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The associations between seven different types of physical activity and the incidence of fracture at seven sites in postmenopausal UK women

Armstrong MEG, Lacombe J, Wotton CJ, Cairns BJ, Green J, Floud S, Beral V, Reeves GK, Million Women Study Collaborators.

J Bone Miner Res 2019 [Epub ahead of print]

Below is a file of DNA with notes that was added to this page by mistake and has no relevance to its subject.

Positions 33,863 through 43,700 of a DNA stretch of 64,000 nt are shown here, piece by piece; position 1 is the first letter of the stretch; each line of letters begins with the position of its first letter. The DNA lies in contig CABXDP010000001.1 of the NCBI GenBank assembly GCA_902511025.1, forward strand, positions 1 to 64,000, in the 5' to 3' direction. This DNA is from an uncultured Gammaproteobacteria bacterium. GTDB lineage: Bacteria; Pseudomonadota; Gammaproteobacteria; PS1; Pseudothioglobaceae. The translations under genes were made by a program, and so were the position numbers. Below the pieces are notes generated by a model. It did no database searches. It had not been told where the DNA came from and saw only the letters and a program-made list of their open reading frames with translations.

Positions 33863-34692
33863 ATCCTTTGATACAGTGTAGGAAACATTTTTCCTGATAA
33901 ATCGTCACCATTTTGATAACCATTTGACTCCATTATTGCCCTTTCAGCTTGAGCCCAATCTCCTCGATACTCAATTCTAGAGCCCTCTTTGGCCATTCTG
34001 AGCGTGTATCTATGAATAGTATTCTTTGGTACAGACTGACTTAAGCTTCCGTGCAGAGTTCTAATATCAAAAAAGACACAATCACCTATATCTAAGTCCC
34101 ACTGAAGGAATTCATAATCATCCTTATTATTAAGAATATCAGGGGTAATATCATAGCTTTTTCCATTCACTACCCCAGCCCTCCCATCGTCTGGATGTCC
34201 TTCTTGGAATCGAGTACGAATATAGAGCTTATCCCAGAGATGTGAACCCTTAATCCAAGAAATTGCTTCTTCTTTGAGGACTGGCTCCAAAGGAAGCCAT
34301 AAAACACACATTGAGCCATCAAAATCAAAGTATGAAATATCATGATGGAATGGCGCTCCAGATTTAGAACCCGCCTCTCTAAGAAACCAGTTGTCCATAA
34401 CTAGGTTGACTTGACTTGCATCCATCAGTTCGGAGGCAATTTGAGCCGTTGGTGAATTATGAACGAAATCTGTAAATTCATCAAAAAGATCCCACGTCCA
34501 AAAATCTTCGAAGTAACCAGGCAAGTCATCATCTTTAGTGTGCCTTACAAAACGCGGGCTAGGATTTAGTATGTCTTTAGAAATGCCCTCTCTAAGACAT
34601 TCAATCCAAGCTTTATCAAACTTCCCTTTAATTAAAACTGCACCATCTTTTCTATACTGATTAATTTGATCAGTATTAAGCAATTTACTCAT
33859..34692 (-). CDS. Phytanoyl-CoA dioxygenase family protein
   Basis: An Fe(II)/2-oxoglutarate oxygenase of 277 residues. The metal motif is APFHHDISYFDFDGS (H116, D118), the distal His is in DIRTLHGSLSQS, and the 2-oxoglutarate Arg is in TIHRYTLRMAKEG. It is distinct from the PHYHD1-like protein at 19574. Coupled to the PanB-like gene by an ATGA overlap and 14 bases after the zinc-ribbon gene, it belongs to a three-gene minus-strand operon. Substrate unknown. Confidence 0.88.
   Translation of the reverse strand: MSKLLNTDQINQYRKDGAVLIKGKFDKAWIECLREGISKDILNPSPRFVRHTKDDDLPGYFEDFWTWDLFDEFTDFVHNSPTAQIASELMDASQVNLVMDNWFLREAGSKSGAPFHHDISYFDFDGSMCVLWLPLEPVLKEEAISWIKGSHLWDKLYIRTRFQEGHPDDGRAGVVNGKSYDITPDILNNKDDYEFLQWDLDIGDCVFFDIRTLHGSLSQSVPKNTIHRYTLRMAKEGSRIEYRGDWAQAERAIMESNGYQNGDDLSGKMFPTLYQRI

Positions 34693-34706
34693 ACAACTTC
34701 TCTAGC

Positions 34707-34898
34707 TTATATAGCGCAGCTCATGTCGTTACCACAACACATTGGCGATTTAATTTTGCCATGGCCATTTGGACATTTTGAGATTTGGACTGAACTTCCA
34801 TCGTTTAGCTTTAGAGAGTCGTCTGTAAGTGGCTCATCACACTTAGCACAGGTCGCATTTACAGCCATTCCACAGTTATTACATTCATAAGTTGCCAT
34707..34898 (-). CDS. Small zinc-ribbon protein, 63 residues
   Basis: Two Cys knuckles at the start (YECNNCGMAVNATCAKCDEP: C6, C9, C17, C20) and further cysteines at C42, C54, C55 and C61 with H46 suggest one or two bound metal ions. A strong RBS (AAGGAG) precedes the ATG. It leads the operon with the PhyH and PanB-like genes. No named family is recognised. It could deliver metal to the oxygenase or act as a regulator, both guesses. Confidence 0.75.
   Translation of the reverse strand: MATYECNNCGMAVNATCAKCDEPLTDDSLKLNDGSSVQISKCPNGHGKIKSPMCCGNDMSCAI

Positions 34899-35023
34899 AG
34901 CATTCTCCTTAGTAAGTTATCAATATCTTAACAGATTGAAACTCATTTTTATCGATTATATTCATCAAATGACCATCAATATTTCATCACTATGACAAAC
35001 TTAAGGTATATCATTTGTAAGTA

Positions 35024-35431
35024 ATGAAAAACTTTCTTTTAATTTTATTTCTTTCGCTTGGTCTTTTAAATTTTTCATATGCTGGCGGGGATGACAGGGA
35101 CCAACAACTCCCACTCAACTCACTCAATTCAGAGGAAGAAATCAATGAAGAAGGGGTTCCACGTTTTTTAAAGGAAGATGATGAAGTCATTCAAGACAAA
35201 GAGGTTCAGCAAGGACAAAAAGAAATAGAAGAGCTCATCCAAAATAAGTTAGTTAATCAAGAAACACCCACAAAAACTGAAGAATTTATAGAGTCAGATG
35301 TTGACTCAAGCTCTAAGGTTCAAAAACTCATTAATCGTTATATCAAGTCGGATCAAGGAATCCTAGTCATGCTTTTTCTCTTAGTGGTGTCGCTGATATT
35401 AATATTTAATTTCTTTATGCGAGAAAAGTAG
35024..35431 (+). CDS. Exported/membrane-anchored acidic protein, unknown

There is a paucity of information on associations between specific types of physical activity and fracture risk at different sites in otherwise healthy postmenopausal women. Therefore, we examined risk of fracture at 7 different sites associated with 7 different types of physical activity in the population-based prospective UK Million Women Study. A total of 371,279 postmenopausal women (mean age 59.8 years), rating their health as good or excellent and reporting participation in walking, cycling, gardening, doing housework, yoga, dance and sports club activities, were followed for site-specific incident fracture through record linkage to national databases on day-case and overnight hospital admissions. Cox regression yielded adjusted relative risks (RRs) and, because of the large number of statistical tests done, 99% confidence intervals (CIs) for fracture at 7 different sites in relation to 7 different physical activities. During an average follow-up of 12 years, numbers with a first site-specific fracture were: humerus (2341), forearm (1238), wrist (7358), hip (4354), femur (not neck) (617), lower leg (1184), and ankle (3629). For upper limb fractures there was significant heterogeneity across the 7 activity types (test for heterogeneity p=0.004), with gardening more than one hour/week associated with a lower risk (RR=0.91, 99%CI 0.86-0.96; p<0.0001), whereas cycling more than an hour/week was associated with an increased risk (RR=1.11, 99%CI 1.00-1.23; p=0.008). For fractures of the lower limb (including hip) there was no significant heterogeneity by type of activity, with significant approximately 5-15% reductions in risk associated with most activities, except cycling. For hip fractures, there was no significant heterogeneity by type of activity, but with significant 15-20% reductions in risk associated with walking for 1 hour/day and participating in yoga and sporting activities. Physical activity is a modifiable risk factor for fracture, but the effects differ between different types of activities and different fracture sites. This article is protected by copyright. All rights reserved.